After hitting a one-year high following Donald Trump's surprise White House victory, municipal bond yields climbed even higher this week.
The yield on the 10-year muni bond was 2.525 percent as of 5 p.m. Eastern time on Friday, according to the AP Municipal Bond index. As recently as mid-August, it was below 1.8 percent.
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Yields on the short-term two-year municipal bond also spiked again, landing at 1.187 percent. Just two weeks ago, the two-year yield was 0.93 percent. The yield on the 30-year muni finished the week at 3.277 percent.
While most experts had predicted that stocks would drop after a Trump victory, it was the bond market that cratered last week. Many investors believe that Trump's plans to stoke the economy will result in inflation, higher debt and faster-than-expected interest rate increases, all of which would weigh on the price of bonds. In response, they yanked their money out of bonds, causing prices to tank and yields to rise. Bond yields and prices move in opposite directions.
Municipal bonds are facing many of the same challenges as Treasurys, along with a significant additional uncertainty: tax reform. President-elect Trump has made clear that he will try to lower tax rates, especially for high earners. Should that happen, it would decrease the appeal of tax-exempt holdings such as municipal bonds. That, in turn, would force muni issuers to adjust their prices to attract buyers and increase borrowing costs for state and local governments, says Peter Hayes, head of BlackRock's municipal bonds group.
In response to all those potential negatives, investors dumped muni bonds last week, creating the largest weekly sell-off since 2013. The largest municipal bond exchange-traded fund, the iShares National Muni Bond ETF, fell 1.1 percent this past week.
Investors have always demanded higher yields for holding long-term bonds, which are riskier than their short-term rivals. The gap, or spread, in yields between short- and long-term muni bonds has also gotten larger following the election. The spread between two- and 10-year muni bonds was 1.338 percentage points, as of Friday evening. Shortly before the election, it was only 1.126 percentage points.
In other election-related muni bond news:
— Policy changes: Winners and losers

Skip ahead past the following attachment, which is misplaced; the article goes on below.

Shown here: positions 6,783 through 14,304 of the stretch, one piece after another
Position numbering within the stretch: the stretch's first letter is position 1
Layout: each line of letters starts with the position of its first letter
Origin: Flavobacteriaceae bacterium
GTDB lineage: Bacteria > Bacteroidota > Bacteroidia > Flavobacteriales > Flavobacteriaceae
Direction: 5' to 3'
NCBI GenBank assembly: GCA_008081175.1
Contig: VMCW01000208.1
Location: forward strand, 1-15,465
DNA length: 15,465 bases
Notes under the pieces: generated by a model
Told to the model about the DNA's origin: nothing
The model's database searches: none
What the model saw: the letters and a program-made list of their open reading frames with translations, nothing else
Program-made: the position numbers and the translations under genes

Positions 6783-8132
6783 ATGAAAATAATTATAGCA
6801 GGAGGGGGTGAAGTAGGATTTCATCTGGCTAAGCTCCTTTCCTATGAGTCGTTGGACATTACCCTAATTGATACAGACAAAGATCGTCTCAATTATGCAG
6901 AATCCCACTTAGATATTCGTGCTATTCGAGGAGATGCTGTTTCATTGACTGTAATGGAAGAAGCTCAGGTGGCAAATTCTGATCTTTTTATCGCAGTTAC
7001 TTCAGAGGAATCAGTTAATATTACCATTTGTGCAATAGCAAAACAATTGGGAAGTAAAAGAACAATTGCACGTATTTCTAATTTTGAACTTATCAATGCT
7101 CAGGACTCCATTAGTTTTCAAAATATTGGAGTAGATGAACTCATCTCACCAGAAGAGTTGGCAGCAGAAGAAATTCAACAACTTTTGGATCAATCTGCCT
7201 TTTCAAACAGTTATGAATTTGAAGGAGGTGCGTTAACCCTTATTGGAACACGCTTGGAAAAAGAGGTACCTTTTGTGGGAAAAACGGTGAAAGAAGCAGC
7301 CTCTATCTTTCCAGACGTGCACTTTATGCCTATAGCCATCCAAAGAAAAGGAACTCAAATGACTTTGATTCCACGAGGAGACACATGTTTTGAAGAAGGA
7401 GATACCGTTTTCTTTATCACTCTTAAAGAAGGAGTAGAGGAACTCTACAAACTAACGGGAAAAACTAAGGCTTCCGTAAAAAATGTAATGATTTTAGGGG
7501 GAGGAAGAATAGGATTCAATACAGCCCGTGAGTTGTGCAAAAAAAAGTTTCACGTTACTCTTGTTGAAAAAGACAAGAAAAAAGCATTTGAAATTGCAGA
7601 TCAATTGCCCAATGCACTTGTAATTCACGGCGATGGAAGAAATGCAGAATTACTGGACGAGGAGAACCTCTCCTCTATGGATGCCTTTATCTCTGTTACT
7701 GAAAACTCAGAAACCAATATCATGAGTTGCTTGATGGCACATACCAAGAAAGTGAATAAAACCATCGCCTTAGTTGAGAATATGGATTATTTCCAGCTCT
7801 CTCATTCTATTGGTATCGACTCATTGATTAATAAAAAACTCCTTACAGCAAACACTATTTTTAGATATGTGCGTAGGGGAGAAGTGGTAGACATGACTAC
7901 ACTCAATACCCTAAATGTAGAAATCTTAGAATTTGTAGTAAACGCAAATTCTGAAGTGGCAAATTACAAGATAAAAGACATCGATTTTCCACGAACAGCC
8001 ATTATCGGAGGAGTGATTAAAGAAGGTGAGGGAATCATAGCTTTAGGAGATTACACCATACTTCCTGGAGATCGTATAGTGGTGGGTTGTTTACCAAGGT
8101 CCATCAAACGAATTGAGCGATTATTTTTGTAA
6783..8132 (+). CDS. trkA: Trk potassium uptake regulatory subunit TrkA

A report released this week by S&P Global Ratings outlined some of the regulatory policies that have the potential to hurt — and help — the credit landscape for states.
Many states now rely heavily on federal funding to prop up their finances. "It's been a very strange economic recovery from a state tax revenue standpoint," says S&P credit analyst Robin Prunty, "We've had a lot of downgrade activity, and that's not a pattern we typically see in a recovery period."
States currently receive nearly $370 billion in grants for Medicaid, which could be rolled back with changes in health care policy, the report notes. That would damage the credit outlook for some states. Not-for-profit hospitals and public housing could also face challenges.
On the other hand, lighter regulations for power and water utilities may lower the cost to states to provide those services.
— California voters weigh in
California ballots this year contained a slew of initiatives that will have a significant impact on state credit and bond issuance in the Golden State.
Voters approved a proposition to extend 2012's tax increases on the wealthiest Californians by 12 years. The measure, which hiked income tax rates by 1 percentage point to 3 percentage points for families earning more than about half a million dollars a year, has been credited with helping California emerge from a budget crisis following the Great Recession.
Another proposition to approve $9 billion in bonds for school and community college construction projects was also approved. California Gov. Jerry Brown had argued against the measure, saying it favored more affluent communities.
Finally, voters rejected a measure that would have required voter approval on revenue bonds totaling more than $2 billion that would be used for public infrastructure projects.